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NZ helps protect lagoon water quality in the Cook Islands


NZ helps protect lagoon water quality in the Cook Islands

Foreign Affairs Minister Murray McCully announced New Zealand will invest significantly in an on-going programme to upgrade residential sanitation infrastructure in the Cook Islands during a visit to Muri lagoon in Rarotonga today.

“The beaches and lagoons of the Cook Islands are a major tourist draw-card on which the economy depends,” Mr McCully says.

“Protecting the health of the Cook Island’s many lagoons is a priority for the Cook Island’s Government and New Zealand wants to support this effort."

It is estimated that residential sources contribute close to 40 per cent of the pollution entering the lagoons. Over the last two years New Zealand has funded a successful pilot project to replace aging and poorly built septic systems with modern residential systems in the Muri-Avana area. These systems will prevent a large amount of this pollution and significantly improve ground and lagoon water quality.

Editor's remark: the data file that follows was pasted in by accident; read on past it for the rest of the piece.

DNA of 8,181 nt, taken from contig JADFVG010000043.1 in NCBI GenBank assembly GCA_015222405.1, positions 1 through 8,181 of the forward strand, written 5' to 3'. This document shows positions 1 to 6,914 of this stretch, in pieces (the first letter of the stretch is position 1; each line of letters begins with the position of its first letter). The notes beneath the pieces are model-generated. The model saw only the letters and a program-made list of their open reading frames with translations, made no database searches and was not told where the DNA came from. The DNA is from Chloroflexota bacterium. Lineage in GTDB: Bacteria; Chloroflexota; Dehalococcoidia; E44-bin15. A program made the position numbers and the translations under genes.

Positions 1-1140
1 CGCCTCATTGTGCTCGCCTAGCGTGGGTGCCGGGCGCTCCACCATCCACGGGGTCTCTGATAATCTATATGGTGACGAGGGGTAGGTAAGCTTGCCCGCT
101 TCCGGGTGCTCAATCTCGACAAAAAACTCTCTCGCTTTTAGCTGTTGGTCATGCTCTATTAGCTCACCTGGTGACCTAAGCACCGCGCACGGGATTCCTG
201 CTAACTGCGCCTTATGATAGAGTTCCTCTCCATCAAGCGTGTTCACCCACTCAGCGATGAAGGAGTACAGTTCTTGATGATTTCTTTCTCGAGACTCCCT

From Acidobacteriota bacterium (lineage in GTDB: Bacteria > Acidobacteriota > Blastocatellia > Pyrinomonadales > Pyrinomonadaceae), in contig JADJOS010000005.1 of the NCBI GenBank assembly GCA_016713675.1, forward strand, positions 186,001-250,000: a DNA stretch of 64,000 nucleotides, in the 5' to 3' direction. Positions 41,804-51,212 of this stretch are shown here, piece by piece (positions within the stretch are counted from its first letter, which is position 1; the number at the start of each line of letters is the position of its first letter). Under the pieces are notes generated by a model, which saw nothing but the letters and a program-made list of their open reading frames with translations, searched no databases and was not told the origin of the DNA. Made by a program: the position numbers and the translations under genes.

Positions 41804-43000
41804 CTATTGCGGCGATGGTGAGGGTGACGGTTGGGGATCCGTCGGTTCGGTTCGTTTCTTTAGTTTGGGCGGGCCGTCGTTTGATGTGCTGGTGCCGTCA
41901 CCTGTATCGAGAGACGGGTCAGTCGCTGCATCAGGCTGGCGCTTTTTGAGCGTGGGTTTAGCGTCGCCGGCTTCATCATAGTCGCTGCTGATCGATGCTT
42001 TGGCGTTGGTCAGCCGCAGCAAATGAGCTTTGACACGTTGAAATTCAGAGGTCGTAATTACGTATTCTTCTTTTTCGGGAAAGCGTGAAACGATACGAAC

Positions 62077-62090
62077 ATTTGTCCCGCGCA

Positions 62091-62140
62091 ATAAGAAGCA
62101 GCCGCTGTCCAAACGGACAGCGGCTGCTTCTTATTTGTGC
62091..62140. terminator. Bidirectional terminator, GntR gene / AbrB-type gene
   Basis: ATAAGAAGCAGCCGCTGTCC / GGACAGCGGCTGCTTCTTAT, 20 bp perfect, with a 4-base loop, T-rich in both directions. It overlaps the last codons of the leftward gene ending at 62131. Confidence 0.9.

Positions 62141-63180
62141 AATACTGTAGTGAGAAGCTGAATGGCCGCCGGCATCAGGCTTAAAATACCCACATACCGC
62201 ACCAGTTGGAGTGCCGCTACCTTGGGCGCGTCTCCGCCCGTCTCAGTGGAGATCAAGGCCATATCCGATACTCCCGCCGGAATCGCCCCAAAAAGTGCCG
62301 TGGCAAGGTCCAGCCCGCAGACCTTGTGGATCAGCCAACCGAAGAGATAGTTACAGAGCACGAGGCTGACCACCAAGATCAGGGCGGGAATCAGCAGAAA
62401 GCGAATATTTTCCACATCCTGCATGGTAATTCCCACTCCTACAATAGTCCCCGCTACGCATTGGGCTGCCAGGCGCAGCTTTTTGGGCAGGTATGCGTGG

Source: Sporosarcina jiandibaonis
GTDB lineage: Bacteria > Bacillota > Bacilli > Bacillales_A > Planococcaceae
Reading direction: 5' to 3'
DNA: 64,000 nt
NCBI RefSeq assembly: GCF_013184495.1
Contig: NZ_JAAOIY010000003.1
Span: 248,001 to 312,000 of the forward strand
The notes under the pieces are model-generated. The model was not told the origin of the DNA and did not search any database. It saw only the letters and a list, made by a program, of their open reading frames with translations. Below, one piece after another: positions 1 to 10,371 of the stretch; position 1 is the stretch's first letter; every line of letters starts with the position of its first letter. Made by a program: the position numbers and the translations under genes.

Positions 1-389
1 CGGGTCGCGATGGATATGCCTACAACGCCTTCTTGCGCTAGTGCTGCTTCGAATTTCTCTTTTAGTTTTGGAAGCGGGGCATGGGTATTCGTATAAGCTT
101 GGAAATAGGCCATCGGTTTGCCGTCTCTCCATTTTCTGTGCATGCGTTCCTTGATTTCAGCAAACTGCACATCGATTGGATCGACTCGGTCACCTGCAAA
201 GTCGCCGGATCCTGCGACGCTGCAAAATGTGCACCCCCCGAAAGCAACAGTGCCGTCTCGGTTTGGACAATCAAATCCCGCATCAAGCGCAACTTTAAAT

"New Zealand is committing up to $10 million over the next four years to complete all eligible residential septic systems across Rarotonga and Aitutaki, strengthen enforcement services, and improve water quality monitoring," Mr McCully says.

This investment builds on the success of Muri-Avana pilot project, jointly funded by New Zealand and Australia, which has already upgraded sewage treatment facilities at 240 properties around Muri lagoon.

“Our work at Muri and further investment will have a lasting impact on the Cook Islands environment and help safeguard the country’s lagoons for future generations of Cook Islanders and visitors alike,” Mr McCully says.

The European Union is supporting sanitation improvement in the Cook Islands.
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